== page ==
Title: “Exploring Elite Women Athletes’ Lived Experiences of Self-Compassion and Mental Toughness”
Thesis Supervisor: Dr. Peter Crocker (Kinesiology)
Committee members: Dr. Amber Mosewich (University of Albert), Dr. Guy Faulkner (Kinesiology)
Chair: Dr. Eli Puterman (Kinesiology)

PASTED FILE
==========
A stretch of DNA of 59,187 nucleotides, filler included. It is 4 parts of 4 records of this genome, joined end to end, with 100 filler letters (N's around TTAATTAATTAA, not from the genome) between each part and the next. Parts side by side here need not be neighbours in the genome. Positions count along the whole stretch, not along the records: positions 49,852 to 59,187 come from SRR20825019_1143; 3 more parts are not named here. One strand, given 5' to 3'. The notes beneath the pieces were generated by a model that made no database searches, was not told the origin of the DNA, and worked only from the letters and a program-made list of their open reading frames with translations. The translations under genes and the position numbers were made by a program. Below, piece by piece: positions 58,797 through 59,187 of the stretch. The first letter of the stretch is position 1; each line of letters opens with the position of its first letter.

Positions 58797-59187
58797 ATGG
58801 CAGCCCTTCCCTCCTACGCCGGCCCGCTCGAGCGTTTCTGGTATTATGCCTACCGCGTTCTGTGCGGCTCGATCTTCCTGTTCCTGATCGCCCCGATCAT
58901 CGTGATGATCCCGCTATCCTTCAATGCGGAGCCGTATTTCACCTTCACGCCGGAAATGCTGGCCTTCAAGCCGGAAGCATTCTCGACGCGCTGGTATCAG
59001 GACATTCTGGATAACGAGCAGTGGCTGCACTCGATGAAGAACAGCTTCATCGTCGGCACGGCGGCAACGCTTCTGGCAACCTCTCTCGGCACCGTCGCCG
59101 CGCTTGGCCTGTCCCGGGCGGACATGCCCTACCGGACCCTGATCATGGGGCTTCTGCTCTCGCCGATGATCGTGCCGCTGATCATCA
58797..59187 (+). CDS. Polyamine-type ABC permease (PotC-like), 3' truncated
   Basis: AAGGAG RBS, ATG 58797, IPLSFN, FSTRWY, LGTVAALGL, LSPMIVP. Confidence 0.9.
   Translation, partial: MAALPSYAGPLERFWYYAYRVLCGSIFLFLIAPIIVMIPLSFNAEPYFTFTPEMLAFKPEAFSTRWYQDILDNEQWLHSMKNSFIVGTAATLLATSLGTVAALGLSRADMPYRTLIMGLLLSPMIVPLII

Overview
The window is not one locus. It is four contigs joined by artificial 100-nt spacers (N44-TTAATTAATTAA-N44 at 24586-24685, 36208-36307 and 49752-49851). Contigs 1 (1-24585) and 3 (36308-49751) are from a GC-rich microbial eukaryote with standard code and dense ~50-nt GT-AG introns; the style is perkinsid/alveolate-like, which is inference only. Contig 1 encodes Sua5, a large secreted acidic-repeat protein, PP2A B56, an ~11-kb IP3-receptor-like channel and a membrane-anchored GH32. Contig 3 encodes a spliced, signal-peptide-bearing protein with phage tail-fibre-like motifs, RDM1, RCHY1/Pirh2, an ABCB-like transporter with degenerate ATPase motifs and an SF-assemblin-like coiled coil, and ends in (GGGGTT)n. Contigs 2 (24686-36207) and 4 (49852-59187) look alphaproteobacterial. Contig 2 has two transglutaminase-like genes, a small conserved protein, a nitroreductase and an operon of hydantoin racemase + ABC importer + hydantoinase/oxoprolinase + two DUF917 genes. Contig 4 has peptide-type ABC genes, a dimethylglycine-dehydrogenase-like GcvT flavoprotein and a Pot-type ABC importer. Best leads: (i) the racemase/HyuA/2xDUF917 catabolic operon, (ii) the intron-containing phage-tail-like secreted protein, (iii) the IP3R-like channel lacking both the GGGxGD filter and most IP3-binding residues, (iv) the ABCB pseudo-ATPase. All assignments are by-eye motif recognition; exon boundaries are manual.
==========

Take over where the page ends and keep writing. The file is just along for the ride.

Abstract: Self-compassion and mental toughness may be critical for women athletes coping with sport-related adversity. However, their relationship is not well understood. While self-compassion entails being kind, accepting and understanding towards the self, mental toughness can encourage self-judgement and harsh self-criticism. The objective of this study was to explore how elite level women athletes perceived and experienced mental toughness and self-compassion and their compatibility in the pursuit of athletic success and stress management. Two semi-structured interviews were conducted with seven participants (14 interviews). Interviews were transcribed and an abductive thematic analysis was performed. Four overarching themes were identified. First, the role of adversity in athletic success. Participants acknowledged adversity as critical to their growth and development as athletes. Second, mental toughness is critical for coping in sport. Participants experienced mental toughness through perseverance, presence, perspective and preparation, and perceived mental toughness as critical to stress management and athletic success. Third, self-compassion is critical for coping in sport. Although participants were previously uneducated about self-compassion, they reported using self-kindness, common humanity and mindfulness and acknowledged self-compassion as critical for coping in sport. Fourth, self-compassion and mental toughness are compatible. Participants acknowledged the joint contributions of being both self-critical and self-kind; neither being more important than the other, rather, an effective balance depended on the timing, the situation and the meaning it held for each individual athlete. Findings also suggest that self-compassion is key in building mental toughness. Without self-compassion, participants reported that they would not be able to move forward after facing adversity or shift into a mentally tough mindset. Finally, findings suggest that mindfulness is a key component of both self-compassion and mental toughness, and may be the link between the compatible use of self-compassion and mental toughness. Participants reported that their ability to remain present, objective, non-attached and non-judgemental in the face of sport-related adversity was critical for the utility of both self-compassion and mental toughness. Overall, the current research demonstrates that self-compassion and mindfulness are worthy of investigating in elite women athletes, particularly with regards to their utility in coping with sport-related adversity and achieving a mentally tough mindset.